Vol. 9, No. 5 May 2007
 Contents
 New CHARTrunner release Six Sigma FYI: Current releases
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 Software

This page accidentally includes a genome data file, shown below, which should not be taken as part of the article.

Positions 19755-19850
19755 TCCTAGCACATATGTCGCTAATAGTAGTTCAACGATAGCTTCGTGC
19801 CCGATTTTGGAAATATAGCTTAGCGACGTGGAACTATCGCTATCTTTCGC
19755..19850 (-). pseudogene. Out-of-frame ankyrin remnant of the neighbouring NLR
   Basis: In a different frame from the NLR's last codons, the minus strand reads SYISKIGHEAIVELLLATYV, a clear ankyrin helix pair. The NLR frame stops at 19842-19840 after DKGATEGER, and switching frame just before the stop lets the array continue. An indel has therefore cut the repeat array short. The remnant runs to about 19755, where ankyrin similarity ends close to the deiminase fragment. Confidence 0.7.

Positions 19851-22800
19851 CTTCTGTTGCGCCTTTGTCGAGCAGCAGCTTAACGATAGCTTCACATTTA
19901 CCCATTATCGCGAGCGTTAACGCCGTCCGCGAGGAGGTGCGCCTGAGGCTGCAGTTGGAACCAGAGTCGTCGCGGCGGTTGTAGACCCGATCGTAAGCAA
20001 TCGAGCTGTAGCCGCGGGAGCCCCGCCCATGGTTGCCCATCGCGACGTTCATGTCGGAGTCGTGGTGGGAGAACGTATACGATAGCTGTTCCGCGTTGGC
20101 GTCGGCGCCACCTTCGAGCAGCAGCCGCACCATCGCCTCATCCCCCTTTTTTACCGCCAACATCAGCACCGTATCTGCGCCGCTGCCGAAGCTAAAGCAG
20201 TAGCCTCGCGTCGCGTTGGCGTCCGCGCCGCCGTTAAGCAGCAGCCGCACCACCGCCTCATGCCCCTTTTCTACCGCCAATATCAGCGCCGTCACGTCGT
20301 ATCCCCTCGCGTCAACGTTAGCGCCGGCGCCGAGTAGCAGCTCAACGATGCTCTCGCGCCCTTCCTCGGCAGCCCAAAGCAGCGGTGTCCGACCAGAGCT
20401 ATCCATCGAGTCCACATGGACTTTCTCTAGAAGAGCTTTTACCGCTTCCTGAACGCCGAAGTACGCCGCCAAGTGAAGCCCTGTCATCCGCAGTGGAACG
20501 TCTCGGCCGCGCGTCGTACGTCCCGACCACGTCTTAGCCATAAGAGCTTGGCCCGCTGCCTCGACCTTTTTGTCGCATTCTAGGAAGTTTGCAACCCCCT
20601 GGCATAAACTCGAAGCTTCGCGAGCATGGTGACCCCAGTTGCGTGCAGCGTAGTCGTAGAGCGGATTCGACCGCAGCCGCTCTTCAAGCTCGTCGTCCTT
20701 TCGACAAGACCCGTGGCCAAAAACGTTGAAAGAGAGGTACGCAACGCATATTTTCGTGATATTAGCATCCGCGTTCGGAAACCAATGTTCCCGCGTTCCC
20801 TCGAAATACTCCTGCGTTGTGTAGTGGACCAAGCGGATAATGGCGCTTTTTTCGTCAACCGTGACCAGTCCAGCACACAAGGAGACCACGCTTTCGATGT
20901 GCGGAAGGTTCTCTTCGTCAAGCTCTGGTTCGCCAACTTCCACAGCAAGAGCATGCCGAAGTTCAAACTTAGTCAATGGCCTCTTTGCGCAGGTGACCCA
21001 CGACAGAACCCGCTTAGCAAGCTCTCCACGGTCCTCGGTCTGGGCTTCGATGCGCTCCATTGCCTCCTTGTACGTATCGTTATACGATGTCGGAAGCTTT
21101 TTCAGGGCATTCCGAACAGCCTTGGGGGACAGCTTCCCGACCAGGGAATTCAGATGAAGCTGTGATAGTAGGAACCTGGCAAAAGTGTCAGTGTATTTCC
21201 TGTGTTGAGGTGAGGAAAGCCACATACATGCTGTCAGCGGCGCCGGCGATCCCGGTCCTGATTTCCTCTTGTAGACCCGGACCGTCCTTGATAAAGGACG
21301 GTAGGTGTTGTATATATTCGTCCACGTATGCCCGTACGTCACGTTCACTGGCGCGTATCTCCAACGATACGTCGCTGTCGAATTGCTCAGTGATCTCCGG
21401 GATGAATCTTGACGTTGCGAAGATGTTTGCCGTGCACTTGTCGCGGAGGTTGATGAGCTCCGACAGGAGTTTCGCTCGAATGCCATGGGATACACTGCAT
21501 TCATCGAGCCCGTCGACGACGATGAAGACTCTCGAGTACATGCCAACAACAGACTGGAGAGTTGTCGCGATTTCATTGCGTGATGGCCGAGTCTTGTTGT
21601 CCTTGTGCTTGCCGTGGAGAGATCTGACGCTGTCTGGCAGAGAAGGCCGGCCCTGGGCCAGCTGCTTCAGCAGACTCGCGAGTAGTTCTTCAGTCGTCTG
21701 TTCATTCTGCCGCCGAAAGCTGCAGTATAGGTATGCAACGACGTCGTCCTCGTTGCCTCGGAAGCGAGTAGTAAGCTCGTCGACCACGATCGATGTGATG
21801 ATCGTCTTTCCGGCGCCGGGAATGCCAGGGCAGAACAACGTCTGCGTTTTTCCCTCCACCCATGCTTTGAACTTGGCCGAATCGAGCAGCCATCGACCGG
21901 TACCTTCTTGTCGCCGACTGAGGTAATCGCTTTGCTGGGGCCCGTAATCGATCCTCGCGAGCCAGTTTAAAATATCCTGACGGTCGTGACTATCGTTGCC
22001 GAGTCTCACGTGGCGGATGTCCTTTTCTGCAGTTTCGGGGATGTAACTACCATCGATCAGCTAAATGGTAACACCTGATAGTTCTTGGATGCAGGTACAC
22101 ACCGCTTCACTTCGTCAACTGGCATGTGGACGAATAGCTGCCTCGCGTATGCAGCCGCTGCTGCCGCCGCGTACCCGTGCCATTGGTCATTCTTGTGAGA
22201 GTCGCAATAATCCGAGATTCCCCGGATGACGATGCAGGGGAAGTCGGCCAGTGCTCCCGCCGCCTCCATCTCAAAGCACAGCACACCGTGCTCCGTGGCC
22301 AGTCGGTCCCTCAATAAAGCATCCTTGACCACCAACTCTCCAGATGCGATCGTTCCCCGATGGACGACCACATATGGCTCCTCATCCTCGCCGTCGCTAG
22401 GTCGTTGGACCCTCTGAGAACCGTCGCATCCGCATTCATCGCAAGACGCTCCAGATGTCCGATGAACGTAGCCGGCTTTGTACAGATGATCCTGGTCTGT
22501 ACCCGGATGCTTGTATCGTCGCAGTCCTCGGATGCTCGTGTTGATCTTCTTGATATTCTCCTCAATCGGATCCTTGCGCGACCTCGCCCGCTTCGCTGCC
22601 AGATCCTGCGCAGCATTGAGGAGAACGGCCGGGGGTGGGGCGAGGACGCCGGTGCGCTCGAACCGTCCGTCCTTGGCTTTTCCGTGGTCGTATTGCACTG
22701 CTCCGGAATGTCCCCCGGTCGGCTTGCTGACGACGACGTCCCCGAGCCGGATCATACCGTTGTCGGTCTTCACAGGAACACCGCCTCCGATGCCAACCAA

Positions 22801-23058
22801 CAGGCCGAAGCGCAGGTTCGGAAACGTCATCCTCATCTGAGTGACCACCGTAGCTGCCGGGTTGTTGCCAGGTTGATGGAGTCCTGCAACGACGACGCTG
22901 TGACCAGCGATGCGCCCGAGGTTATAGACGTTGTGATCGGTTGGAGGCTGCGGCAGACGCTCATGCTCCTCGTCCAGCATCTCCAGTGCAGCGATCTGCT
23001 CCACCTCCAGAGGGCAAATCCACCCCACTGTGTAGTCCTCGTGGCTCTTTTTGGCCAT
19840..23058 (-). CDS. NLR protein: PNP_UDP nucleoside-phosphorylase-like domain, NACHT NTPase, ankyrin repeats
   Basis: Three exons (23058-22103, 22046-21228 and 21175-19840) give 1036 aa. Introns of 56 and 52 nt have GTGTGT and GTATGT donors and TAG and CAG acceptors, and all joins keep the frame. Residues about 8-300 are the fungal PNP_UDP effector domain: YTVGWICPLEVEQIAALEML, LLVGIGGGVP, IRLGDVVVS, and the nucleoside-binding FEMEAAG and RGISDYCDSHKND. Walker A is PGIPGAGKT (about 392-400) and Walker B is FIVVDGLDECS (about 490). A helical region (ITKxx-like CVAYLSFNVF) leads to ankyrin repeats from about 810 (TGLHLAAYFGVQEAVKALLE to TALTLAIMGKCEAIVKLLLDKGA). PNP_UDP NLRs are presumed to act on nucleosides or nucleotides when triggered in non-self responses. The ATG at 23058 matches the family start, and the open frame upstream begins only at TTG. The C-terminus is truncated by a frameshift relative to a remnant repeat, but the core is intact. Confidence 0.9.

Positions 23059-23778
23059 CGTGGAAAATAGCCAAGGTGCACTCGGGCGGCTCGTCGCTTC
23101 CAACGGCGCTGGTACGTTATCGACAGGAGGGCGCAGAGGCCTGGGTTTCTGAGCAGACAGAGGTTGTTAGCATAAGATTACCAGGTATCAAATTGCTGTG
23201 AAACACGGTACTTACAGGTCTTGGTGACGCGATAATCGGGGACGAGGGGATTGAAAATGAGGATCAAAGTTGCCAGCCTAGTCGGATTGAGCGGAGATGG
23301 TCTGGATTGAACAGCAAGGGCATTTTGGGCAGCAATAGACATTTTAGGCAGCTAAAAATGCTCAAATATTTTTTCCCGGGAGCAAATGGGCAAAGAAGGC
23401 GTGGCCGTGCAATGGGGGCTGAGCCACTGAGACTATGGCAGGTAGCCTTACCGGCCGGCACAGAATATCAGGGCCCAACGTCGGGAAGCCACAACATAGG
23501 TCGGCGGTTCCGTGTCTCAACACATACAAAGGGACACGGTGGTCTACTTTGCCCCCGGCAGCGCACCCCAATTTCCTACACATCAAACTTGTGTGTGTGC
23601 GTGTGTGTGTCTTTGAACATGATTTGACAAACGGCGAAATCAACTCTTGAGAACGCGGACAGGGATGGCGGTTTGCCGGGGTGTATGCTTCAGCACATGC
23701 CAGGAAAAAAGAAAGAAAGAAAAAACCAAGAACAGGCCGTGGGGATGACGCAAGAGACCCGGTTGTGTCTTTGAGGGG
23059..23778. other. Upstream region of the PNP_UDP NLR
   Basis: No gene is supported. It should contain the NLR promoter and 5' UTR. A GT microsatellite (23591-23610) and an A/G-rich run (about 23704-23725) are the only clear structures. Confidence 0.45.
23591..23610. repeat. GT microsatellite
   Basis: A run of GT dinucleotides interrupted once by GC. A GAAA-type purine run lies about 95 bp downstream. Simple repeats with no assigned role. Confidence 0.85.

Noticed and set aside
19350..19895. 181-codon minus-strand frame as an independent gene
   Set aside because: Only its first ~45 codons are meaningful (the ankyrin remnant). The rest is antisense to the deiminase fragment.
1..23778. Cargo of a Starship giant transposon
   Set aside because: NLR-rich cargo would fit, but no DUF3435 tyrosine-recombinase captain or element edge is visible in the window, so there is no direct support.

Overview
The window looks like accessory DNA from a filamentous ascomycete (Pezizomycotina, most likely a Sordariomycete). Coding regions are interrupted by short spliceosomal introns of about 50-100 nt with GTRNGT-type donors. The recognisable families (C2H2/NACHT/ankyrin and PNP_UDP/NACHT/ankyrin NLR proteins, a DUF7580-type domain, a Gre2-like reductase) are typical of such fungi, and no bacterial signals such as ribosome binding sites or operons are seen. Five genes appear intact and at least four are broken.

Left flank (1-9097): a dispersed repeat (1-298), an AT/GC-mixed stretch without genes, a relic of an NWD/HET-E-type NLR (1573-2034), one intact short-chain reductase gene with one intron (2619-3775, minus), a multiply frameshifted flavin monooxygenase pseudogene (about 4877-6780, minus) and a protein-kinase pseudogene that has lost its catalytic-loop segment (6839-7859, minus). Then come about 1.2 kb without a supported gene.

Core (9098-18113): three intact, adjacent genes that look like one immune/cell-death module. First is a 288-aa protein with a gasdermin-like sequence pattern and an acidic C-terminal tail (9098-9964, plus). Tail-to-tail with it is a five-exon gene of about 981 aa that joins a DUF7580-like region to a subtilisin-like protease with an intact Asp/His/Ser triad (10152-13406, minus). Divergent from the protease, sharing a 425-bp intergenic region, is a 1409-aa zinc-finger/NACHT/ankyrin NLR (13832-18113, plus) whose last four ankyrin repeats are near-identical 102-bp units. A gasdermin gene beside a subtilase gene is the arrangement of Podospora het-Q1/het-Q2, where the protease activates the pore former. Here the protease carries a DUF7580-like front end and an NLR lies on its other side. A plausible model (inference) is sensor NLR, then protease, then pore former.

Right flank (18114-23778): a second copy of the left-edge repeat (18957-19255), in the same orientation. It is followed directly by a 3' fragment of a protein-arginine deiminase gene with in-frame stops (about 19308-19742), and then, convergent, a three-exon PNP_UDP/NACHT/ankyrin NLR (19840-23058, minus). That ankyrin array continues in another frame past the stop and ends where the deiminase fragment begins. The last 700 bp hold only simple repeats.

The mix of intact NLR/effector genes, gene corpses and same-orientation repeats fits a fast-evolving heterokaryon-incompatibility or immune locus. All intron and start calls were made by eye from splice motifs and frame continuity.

Quality Quiz from Professor Cleary Congratulations: "B" is correct. Click here for a more complete video explanation Polly has used the correct words, but somehow has them backwards. The dependent variable, y, is a random variable, and x, the independent variable, is a parameter. A simple classroom exercise that I have used in my university classes involves collecting student data related to the distance to their workplaces (in miles), and the amount of time it takes for them to reach these destinations (in minutes). Creating a scattergram of that data, a pattern such as the following appears: The relationship is lower-left-to-upper-right, and clearly illustrates the concept that distance from work is a parameter (a number that remains the same for some period of time), while the time to get to work is not the same each day, so it becomes a random variable. A random variable, of course, has a mean, a measure of variability, and a shape. With the scattergram above, it is clear that a straight line—the regression line--reflects the relationship of the data. Another assumption that can be made is that the observations around the line form a normal distribution for all values of x. This assumption is important, since it helps predict the value of y, given a specific value of x. For example, if someone lives 50 miles from work, one can predict that it will take about 45 minutes to get to work: This is what is known as a point estimate. Next month, we will begin to build a confidence interval around this estimate.     Copyright 2007 PQ Systems. Please direct questions or problems regarding this web site to the Webmaster.